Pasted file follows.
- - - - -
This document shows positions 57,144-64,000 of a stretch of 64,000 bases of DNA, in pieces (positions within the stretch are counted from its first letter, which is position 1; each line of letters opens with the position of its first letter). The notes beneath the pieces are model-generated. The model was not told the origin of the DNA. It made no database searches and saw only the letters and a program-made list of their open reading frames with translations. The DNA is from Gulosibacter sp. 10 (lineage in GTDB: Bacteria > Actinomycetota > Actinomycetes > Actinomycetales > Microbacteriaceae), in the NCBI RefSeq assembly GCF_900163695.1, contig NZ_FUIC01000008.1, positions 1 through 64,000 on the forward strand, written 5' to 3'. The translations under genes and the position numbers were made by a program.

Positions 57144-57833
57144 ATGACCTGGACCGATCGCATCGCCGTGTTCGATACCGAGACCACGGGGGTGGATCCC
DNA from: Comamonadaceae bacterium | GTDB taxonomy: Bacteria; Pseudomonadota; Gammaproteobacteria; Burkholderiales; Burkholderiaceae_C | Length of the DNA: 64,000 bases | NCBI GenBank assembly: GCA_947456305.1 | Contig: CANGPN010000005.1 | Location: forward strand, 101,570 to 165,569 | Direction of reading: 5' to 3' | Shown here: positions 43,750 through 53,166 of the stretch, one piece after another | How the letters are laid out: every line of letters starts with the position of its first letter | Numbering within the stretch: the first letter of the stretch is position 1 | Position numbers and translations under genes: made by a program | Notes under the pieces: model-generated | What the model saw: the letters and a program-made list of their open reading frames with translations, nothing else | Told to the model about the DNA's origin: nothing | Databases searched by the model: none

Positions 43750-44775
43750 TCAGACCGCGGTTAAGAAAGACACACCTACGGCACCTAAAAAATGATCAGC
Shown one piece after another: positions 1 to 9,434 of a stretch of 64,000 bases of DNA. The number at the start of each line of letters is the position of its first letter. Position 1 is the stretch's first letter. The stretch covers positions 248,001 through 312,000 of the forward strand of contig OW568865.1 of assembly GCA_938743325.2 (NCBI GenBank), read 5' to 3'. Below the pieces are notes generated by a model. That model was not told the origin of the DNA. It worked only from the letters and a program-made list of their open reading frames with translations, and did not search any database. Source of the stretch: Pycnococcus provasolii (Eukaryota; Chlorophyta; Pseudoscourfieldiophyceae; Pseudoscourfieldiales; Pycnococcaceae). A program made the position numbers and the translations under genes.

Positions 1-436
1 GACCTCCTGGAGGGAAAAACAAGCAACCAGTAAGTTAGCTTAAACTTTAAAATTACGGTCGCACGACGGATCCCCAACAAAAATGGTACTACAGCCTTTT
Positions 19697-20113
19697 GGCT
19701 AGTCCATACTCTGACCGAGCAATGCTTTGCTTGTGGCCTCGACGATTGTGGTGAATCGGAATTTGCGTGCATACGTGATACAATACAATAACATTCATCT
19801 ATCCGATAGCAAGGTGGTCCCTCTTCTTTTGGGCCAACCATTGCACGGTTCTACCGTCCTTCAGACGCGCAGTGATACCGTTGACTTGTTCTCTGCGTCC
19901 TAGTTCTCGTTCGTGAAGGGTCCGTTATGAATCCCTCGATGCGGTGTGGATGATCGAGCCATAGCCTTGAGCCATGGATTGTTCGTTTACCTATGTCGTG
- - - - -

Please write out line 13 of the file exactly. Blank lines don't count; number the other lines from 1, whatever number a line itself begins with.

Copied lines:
19801 ATCCGATAGCAAGGTGGTCCCTCTTCTTTTGGGCCAACCATTGCACGGTTCTACCGTCCTTCAGACGCGCAGTGATACCGTTGACTTGTTCTCTGCGTCC